The in-ear phones (aka ear-canal earphones or monitors) have been around for a while, but I guess it wouldn’t be wrong to credit Sony with making it popular amongst common folks. And given its superb noise isolation, best fit and powerful bass response, they soon became the most popular earphones of today. However, there have been complaints about the prolonged use of silicon buds blocking the ear canal causing numbness and decreasing sensitivity. Though manufacturers continue to debate, I am sure most of users who wear them for more than 1-2 hrs everyday feel dampness in the ears. Conventional on ear headphones (like the default iPod ones) perhaps offer the most comfortable long listening experience, given they are rubber/silicon lined and are as easy to carry, but fail to provide a full, rich music experience, grip and noise isolation.

Other types include, behind ear or neckband type, ear clip type that is designed specifically for sports and outdoor activities. However they only provide a better grip and prevent your buds from slipping, and have less or no quality improvements. Same is the case or those considering wireless and/or Bluetooth as their pick. Although the new standards of Bluetooth 2.1 and A2DP provide almost similar quality, be aware that these wireless signals drain your iPods/mp3 players/phones at a much higher rate than wired ones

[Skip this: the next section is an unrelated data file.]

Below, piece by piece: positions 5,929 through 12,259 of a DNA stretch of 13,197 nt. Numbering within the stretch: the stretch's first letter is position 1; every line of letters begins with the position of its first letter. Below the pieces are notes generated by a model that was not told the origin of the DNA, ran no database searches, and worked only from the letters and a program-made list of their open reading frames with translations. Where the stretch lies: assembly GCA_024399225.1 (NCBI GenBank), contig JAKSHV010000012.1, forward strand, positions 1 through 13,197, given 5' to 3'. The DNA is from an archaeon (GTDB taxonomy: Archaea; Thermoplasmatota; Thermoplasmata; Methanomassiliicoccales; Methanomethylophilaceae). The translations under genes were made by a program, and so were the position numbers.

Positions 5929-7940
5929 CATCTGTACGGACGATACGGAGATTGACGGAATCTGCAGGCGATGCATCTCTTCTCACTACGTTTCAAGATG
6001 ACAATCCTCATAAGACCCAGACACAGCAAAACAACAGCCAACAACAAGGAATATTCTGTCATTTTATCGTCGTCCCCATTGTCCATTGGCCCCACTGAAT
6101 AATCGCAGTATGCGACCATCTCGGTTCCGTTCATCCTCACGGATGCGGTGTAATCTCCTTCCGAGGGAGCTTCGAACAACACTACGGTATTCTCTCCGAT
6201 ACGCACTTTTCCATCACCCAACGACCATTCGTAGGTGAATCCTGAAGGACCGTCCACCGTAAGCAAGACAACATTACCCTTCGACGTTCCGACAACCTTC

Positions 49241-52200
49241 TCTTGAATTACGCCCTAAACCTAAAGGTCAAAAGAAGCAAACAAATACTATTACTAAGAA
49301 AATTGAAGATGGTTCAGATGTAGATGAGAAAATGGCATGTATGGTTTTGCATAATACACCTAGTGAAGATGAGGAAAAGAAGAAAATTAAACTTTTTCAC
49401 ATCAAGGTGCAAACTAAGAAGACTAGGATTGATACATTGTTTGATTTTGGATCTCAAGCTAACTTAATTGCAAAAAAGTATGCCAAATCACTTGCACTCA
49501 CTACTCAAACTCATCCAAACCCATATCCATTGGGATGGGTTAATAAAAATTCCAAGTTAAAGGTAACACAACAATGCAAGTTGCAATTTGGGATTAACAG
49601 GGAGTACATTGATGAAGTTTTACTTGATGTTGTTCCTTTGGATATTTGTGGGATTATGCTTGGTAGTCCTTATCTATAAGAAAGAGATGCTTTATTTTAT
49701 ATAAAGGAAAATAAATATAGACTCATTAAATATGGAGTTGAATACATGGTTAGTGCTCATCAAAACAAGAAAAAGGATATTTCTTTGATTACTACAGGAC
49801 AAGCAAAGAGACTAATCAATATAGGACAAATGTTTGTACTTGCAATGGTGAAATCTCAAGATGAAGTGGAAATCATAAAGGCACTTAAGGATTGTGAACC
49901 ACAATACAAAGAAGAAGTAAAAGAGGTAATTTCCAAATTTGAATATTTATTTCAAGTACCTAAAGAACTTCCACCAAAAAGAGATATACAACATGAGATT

The specification on the box is Greek to me…

This indeed has been a great mystery. Despite of the plethora of headphones I have tested or used with more or less similar specifications, my experience has been different every time. So the best suggestion is to hear them out yourself, preferably two at a time and rule out the weaker. But if the electronic stores in you city aren’t so friendly, let me try to relate you with the effects of these specs and not the acoustical physics related with it

Frequency response/range: Broader the better. Though most of the manufacturers who usually manufacture their headphones for average mortals are between 5Hz to 25 KHz (25,000 Hz), there are few who stand out designing for music enthusiasts with range between 0.5-3 Hz upto 64,000 Hz. However, bear in mind that no matter how great the range reads, it’s only as good as the source. For example listening to an MP3 encoded (aka quantized) at a lower bit rate than 128Kbps is not the right pick for your music players.

Type can be dynamic closed (most in –ear types) or dynamic open (traditional ear/headphones). This has got nothing to do in terms of quality specs (unless it’s static type)

Driver Unit measured in mm, specifies the size of the magnet that reproduces the sound. And usually bigger drivers produce better quality sound. However due to the different form factors of earphones v/s headphones, always compare between two or more set of similar kind.